I've been thinking a lot lately about how I always seem to have the very best of plans and intentions - I excel at daydreaming and list-making like none other! - but only a very small amount of those plans, if any, actually come to fruition. The last time I was notably, measurably successful at any kind of venture was back in high school, when I had (quite literally) no friends and the only way to escape the black caverns of my own mind was to pour myself completely into my schoolwork. I've since changed immensely as a person - I have friends, I smile, I talk, I'm not afraid of my own thoughts any more - but I still don't feel that I have the ability to balance success in work, school and other pursuits with being happy.
That is not to say that I'm not still trying, however. And I feel like right now (oh gods, let's hope it lasts) I'm really trying harder than I have for a long time to make everything work together. T came down to visit for about a week at the beginning of Jan, and he's so driven and focused on what he wants that I can't help but be a little swept along by it. The problem, however, is how to take that feeling and translate it to something I can carry on by myself - how to make this really a habit, not just an effect he has on me.
Then again, he might be using me in the same way that I'm using him - as an inspiration to work harder towards a future that we are now thinking of as something that will be ours. He's called me his muse before, and on this most recent visit, he told me that I'm his Reason.
I can deal with that.
But anyways, let's get back to the matter at hand. As a guide for my resolutions, I've once again chosen that doyenne of all things inspirational and paganish, Dianne Sylvan. Her latest post (as of this writing) gives a pretty clear way of organizing the year's goals in a way that should make more sense to me than a static list of all things I want accomplished by next Jan. Here goes:
1. Dump 2009.
For me, this lies mainly in training myself out of all the bad habits and into new ones. The biggest change I need to make in this area is in seeking outside help - I'm asking my parents to ask me for weekly updates on school, among other things. Honestly, this is rather distasteful to me - I'm 24, I should be able to do things like this on my own! - but recent evidence has shown that I'm still not ready to rely entirely on myself for motivation. I need outside support while I'm working, praise when I succeed and shame when I fail in order to motivate me to better face the next challenge. The hardest part in shifting my mindset from last year to this one is the actual asking for help.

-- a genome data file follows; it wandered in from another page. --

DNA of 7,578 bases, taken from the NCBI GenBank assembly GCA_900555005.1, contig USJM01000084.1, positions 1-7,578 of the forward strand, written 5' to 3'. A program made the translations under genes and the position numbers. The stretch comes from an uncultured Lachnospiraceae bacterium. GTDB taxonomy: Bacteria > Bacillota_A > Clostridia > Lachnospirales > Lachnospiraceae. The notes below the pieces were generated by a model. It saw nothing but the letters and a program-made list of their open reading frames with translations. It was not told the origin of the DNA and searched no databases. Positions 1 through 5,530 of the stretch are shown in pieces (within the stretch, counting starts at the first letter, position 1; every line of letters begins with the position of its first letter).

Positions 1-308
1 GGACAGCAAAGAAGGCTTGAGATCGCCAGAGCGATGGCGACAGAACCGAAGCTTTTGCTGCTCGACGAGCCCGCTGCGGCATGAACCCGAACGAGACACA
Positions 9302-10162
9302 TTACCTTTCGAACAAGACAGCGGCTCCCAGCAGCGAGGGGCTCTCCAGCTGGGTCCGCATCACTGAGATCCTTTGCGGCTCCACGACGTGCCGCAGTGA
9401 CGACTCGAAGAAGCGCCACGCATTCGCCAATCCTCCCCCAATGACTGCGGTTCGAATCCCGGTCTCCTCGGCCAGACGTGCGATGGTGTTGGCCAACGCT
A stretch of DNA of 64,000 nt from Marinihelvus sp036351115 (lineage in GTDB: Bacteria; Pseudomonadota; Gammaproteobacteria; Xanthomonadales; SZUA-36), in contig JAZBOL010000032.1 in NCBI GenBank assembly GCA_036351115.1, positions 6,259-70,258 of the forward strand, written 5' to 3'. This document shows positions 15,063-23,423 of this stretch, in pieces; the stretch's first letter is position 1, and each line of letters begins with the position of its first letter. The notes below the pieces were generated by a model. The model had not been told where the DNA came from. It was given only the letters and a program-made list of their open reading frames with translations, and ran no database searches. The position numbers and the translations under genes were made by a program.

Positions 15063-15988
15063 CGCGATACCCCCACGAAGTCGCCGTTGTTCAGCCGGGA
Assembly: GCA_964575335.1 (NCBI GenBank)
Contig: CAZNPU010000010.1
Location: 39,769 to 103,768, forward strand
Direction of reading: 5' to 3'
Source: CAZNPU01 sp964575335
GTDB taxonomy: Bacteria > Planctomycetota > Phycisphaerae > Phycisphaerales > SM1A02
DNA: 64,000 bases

2. Come up with a theme word or phrase for what you want to manifest in 2010.
This was probably the easiest part in knowing what I want to do, but the hardest in figuring out how to describe it. This year, I want to make the shift to relying on myself - for fiscal matters, for motivation to action of all kinds. I suppose the best way I can think now to say it is that I want to grow up. I'm not terribly satisfied with that, though, so it may change.
3. Break it down into a few manageable goals.
This is easier. I want to be self-sufficient, self-motivating and successful in the areas of money, health, school and my personal life and pursuits. Breakdown continues below.
4. Taking those themes and intentions, create a prayer or set of affirmations for 2010.
Sorry, internet, but this one isn't getting shared. It's between me and my Mama.
5. Think of your plans for the year as a set of nested circles. Start by listing daily habits you want to stick with for the new year, no matter how small or silly-seeming.
- Save all tip money to be counted and a use decided for it at the end of the month
- Take vitamins! Omega 3-6-9 (3/day), ginko (4/day) and Vitamin C (1000 mg) at least
- Drink 8 c of water, preferably with ACV
- Take almonds to work
- Have at least one good helping of veggies, preferably fresh, in every meal
- 10 minutes on inbox every day